More small business owners concerned about cyber security threats in increasingly digitized economy
As the economy becomes increasingly digitized, cyber security concerns are rising to the top of business risks as ranked by Canadian small business owners – and for good reason. In a recent survey commissioned by RBC1, nearly half of Canada’s small business owners report that they anticipate becoming a victim of a cybercrime in the next 12 months – a percentage significantly higher than seen among the general population (34%). Forty per cent of small businesses identified that having devices infected by a virus or malware is now perceived as their biggest threat, ranking higher than falling victim to an online scam or fraud (24%), or property damage (24%).
“Faced with a fast-changing landscape, small businesses are adapting by adopting more technology and adopting it faster than ever before,” says Adam Evans, RBC Chief Information Security Officer, RBC. “Though the increasingly digital economy has brought new challenges for Canada’s small businesses, our poll reveals that the risks are accompanied by a growing awareness of these hazards, indicating that small business owners are responding to these risks with the resilience and determination we’ve come to expect of them.”
Minding the gap: Room for improvement remains for those without previous experience of a cyber security incident
While cyber security concerns are on their radar, the poll reveals that only a small number of small business owners (24%) feel ‘very’ knowledgeable in regard to cyber security threats. That number rises slightly to 27% among those who have experienced a previous cyber security incident. When asked if they feel prepared for a potential cyber-attack, only 16 per cent feel very prepared with 19 per cent of those who have experienced a previous incident feeling very prepared.
The poll revealed that the majority of small business owners are responding to cyber security risks by handling cyber security risks themselves (57%), rather than relying on in-house IT teams (23%) or outsourced IT consultants. In particular, those who haven’t previously experienced a cyber security incident (62%) are significantly more likely to take a do-it-yourself approach compared to past victims of cyber security incidents (51%).
The most common preventative measures small businesses have taken are: installing updated anti-virus software (60%), implementing firewall security for internet connections (56%) and encrypting and hiding all Wi-Fi networks (43%).
RBC website provides tools to help small businesses protect their data
“While large organizations are able to maintain robust cyber security protocols, many smaller businesses have difficulty implementing or maintaining cyber security practices, leaving them vulnerable to cyber-attacks,” adds Evans.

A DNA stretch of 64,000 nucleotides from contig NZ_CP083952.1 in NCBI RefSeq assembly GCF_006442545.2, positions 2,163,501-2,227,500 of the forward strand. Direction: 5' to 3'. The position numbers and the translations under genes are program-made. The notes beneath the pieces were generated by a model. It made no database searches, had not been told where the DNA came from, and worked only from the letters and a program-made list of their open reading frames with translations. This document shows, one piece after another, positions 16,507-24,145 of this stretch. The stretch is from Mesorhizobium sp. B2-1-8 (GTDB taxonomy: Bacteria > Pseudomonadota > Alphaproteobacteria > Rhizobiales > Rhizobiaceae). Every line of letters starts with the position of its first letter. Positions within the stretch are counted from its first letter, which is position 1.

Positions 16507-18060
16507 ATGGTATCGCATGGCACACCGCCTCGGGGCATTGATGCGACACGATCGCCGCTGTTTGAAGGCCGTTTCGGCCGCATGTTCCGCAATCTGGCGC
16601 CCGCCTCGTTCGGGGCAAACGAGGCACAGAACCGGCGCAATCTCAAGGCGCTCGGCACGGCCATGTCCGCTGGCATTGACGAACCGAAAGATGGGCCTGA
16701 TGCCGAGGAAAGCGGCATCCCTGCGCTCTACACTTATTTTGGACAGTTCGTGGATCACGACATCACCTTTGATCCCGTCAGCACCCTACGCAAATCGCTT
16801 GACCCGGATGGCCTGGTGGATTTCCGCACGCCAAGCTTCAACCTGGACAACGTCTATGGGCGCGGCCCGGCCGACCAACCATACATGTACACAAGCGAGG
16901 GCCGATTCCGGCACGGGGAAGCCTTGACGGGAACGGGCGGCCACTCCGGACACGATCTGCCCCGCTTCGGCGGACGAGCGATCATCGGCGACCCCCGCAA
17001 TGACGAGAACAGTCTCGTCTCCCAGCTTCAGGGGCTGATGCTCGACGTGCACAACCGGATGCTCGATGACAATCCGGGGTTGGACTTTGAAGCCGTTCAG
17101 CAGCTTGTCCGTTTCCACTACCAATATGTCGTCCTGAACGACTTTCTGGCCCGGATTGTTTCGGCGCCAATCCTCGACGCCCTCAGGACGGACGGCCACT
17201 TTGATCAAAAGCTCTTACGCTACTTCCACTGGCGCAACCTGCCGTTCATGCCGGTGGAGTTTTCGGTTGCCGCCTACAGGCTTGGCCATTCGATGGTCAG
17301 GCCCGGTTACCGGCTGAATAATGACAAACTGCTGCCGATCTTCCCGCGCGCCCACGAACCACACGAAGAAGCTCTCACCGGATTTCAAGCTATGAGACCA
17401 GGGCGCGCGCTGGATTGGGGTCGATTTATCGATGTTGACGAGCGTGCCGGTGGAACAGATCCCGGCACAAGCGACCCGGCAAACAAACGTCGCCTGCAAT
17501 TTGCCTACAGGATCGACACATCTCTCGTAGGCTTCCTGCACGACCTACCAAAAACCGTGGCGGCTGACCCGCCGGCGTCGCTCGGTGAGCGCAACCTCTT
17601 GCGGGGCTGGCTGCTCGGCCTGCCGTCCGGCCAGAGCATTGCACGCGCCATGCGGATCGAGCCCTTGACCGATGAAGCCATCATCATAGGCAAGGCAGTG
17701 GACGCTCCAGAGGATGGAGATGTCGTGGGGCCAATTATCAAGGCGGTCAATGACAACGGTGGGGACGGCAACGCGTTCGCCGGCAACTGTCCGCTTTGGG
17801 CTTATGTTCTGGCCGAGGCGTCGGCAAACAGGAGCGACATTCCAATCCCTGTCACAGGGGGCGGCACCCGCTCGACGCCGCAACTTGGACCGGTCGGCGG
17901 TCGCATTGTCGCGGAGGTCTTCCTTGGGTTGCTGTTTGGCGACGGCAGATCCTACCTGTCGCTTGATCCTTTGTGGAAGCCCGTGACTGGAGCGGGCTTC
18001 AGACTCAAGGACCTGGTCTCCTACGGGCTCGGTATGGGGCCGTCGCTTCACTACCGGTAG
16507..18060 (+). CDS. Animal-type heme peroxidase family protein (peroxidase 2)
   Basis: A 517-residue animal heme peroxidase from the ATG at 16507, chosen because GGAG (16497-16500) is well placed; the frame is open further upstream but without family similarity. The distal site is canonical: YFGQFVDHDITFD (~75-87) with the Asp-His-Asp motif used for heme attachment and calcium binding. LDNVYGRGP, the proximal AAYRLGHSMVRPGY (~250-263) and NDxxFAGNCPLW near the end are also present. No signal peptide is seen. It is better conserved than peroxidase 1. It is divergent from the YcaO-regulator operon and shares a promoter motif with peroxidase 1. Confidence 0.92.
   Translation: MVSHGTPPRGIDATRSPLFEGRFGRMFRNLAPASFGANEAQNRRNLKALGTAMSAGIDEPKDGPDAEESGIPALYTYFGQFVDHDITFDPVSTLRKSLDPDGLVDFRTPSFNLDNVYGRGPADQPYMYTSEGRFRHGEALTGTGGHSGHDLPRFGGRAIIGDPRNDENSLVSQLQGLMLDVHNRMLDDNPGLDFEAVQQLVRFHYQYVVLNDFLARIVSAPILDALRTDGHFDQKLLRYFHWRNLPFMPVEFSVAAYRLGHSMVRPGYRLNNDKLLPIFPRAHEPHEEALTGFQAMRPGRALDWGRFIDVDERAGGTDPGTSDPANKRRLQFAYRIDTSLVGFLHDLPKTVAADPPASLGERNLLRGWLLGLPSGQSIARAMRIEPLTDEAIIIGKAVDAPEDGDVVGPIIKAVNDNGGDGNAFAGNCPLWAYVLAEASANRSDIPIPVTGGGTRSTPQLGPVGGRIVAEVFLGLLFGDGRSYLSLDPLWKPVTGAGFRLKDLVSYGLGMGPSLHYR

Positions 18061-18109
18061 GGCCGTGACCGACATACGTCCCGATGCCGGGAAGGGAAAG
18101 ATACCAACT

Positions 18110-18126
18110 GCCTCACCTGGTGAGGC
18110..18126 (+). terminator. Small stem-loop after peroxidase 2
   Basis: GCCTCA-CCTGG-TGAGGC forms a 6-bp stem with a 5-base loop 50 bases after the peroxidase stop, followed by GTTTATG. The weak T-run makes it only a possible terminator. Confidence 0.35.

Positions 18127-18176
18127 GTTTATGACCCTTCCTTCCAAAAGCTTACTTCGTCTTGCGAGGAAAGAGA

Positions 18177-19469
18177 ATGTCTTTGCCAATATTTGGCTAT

To address this gap, RBC created the Cyber Security Awareness and Education Website, which is designed to help business owners and the community with the latest in cyber security insights, best practices, tips, and guidelines.
To develop their cyber security mitigation and crisis management plans, small businesses can consider:
- Prioritizing measures including multi-factor authentication, mandatory employee training and limited authority to install software.
- Thinking through risks and create a prioritized list of possible cyber events unique to the organization.
- Identifying key stakeholders and putting together a list of key contact information, both technical and non-technical persons in the event their services or contact is needed.
- Outlining an engagement procedure, which will guide the organization’s plan in response to a cyber event, detailing how events will be handled and communicated.
- Creating a communications template used to address impacted parties in the event of a cyber security incident.
More information on how to adequately prepare and protect your small business against cyber security incidents can be found at https://www.rbc.com/cyber-security/.
1About the Survey
The RBC 2021 Cyber Security Poll was conducted by Ipsos Canada from August 24-27, 2021. More than 3,000 surveys were completed online by Canadian adults, represented in six different regions (British Columbia, Alberta, Saskatchewan/Manitoba, Ontario, Quebec and Atlantic Canada). Representative sample results are weighted to reflect the Canadian population. The precision of Ipsos online polls is measured using a credibility interval. In this case, the poll is accurate to within ± 1.8 percentage points had all Canadian adults been polled. The credibility interval will be wider among subsets of the population represented. All sample surveys and polls may be subject to other sources of error, including, but not limited to, coverage error, and measurement error.
Royal Bank of Canada is a global financial institution with a purpose-driven, principles-led approach to delivering leading performance. Our success comes from the 88,000+ employees who leverage their imaginations and insights to bring our vision, values and strategy to life so we can help our clients thrive and communities prosper. As Canada’s biggest bank, and one of the largest in the world based on market capitalization, we have a diversified business model with a focus on innovation and providing exceptional experiences to our 17 million clients in Canada, the U.S. and 27 other countries. Learn more at rbc.com.